January 18, 2008
This is a small tutorial on how you can retrieve products from Amazon’s Associates Web Service. I’m not the biggest fan of Amazon’s affiliate program. The biggest reason is the one day cookie. I like programs that produce results, and I’ve always struggled with this program. When I talk to others that do have success, it definitely seems like you need a large volume of visitors, and it appears to be quite seasonally dependent.
Regardless, I wanted to show how you can make calls against their web service. The first step is to be a Amazon associate (https://affiliate-program.amazon.com/). Here you will get an associate tag (usually something-20). This allows you to receive commissions by creating widgets, etc. But we want to use the AWS (Amazon Web Service), so you must be a Amazon developer. So this step will involve us going to the Amazon Web Service web site (http://aws.amazon.com). After creating account you will need to create a token. Basically, this is a password used to login to Amazon’s web service. Look for a button on the upper right hand section called ‘Your Web Serices Account’, click on AWS Access Identifiers. Look for something down in the content called Access Key ID. You may need to generate them. To make the calls we’ll need the Access Key AND your Amazon associate tag.
January 10, 2008
There was a comment a couple of days ago about CJ WebService Version 2. I did get this to work. I found some good code another programmer put together that access the v2 WSDL. Basically, this is my API test script, so you need to manually add your keywords and advertiser ID in the code, but it’s a proof of concept. I think I’ve abandoned the CJ API. I personally think it’s not that consistent. I often get ‘internal server error’ in the response XML. I think it might be a riskier move to go version 2 for real time calls.. just my two cents.
This version needs PHP5 with SOAP services built into PHP (–enable-soap). Also it’s using try/catch for handling SOAP exception and it’s only available in PHP5.
As I mentioned above, I’m pretty much ditching CJ web services all together. I still use eBay’s API, but CJ’s seems a little off for me. I’m doing initial tests with CJ Data Feeds now, and this really appears to be the direction I need to go.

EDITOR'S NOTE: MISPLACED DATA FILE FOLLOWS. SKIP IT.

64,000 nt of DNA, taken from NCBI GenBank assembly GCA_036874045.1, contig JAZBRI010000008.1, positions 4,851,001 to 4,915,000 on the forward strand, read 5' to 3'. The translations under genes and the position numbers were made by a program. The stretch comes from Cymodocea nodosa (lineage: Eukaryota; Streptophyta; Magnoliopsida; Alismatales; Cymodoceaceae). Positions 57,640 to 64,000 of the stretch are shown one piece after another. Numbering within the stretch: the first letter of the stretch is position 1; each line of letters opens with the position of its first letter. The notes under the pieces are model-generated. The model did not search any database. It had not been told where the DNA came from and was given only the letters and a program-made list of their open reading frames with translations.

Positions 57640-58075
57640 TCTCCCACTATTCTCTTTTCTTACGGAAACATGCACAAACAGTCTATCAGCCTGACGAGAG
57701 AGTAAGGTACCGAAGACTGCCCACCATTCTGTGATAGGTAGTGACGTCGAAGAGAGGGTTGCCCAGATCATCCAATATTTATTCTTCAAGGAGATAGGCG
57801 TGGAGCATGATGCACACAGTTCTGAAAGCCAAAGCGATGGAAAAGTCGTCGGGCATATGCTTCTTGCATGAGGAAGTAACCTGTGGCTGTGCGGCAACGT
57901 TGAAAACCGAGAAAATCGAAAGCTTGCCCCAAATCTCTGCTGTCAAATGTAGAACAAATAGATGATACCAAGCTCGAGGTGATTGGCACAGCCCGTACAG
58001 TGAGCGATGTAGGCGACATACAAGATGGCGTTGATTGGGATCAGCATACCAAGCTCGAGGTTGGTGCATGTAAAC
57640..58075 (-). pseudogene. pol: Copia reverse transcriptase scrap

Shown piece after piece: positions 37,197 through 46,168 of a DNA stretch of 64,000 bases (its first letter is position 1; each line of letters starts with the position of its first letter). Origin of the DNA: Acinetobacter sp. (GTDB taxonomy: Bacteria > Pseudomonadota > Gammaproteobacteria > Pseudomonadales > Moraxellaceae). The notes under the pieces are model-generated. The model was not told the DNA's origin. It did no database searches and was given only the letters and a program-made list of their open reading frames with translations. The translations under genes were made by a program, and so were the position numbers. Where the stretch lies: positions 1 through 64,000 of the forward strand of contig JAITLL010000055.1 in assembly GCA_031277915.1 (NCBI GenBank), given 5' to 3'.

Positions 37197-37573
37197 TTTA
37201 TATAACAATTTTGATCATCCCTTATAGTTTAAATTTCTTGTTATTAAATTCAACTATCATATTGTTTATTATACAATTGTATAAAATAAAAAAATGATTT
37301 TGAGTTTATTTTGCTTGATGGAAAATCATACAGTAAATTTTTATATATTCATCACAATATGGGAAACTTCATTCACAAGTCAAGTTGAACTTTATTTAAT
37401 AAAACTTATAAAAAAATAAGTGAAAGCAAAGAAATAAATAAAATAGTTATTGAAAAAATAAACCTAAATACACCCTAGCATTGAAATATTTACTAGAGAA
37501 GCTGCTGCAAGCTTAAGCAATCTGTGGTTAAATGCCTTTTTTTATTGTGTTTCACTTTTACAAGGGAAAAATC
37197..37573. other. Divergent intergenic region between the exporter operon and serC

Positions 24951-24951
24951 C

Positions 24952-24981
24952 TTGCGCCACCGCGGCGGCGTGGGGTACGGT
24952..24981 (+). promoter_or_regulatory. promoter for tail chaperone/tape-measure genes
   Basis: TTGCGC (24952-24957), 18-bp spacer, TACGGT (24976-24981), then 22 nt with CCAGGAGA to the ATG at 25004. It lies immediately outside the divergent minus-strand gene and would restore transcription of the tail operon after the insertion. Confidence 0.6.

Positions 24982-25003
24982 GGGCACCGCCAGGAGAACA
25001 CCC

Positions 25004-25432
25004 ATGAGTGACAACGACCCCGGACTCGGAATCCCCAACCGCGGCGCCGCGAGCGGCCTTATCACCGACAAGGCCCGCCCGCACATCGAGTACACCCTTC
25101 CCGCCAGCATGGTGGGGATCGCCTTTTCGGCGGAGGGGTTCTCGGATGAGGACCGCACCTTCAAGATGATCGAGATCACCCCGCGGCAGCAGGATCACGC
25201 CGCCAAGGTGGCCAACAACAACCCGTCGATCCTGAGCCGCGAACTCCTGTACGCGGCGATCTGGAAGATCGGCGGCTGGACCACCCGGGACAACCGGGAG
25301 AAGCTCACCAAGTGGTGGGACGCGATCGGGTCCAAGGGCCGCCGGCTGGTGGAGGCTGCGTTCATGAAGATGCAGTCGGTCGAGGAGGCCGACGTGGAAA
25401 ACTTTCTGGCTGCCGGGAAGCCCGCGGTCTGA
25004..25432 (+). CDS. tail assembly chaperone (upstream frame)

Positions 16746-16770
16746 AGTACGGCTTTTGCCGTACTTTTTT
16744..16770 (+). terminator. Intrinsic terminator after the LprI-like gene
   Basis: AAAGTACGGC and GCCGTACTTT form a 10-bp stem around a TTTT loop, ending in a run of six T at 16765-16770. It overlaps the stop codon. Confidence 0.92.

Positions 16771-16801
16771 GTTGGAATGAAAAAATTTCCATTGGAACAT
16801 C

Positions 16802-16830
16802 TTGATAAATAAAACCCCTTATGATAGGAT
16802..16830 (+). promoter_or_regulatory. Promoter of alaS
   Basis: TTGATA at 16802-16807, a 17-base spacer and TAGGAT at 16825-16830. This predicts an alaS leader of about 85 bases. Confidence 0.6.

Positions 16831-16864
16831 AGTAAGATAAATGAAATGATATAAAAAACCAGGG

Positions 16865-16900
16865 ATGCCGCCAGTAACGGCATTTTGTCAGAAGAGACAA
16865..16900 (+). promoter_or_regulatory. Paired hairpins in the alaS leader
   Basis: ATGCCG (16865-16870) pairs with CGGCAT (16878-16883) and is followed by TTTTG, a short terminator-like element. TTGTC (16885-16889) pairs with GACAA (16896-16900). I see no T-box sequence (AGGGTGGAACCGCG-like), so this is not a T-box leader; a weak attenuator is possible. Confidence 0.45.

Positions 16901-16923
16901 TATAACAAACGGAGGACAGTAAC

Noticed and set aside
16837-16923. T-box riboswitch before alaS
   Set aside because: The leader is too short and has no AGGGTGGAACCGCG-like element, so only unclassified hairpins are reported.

January 10, 2008
I’ve been playing CJ product feeds (xml format), and came across a strange problem accessing the feed programatically using PHP’s built FTP (–enable-ftp) functionality. FTPing to the site with any FTP client, even with command line FTP was no problem, but as soon as went from script the application would hang on the ftp_get() call. My firewall logs were showing lost return connections, so it almost seemed that they’re rejecting traffic. I played with passive (on|off) as well as format (ASCII|BINARY) and the result was the same.
Doing a little googling I found other CJ users having the same problem with PHP and CJ Data Feeds. I think there is a FTP client flag that indicates that it’s PHP and they’re blocking it for security reasons. Probably to aide in stopping script spawned FTP brute force attacks?? Not sure. So, that still leaves me with a problem.. I’m unable to download the feeds with my script, but luckily there is always a million ways to skin an internet cat.
October 4, 2007
Here is a an extremely simple way of returning a RSS result from eBay and splitting it up into pages. Some people don’t want to show 100 results, at a time, but also not be limited to show 10 results, etc. If this is the case, then paging is the key.
I’ll break my examples into pieces, and at the end offer the completed script so you can see it all in one piece.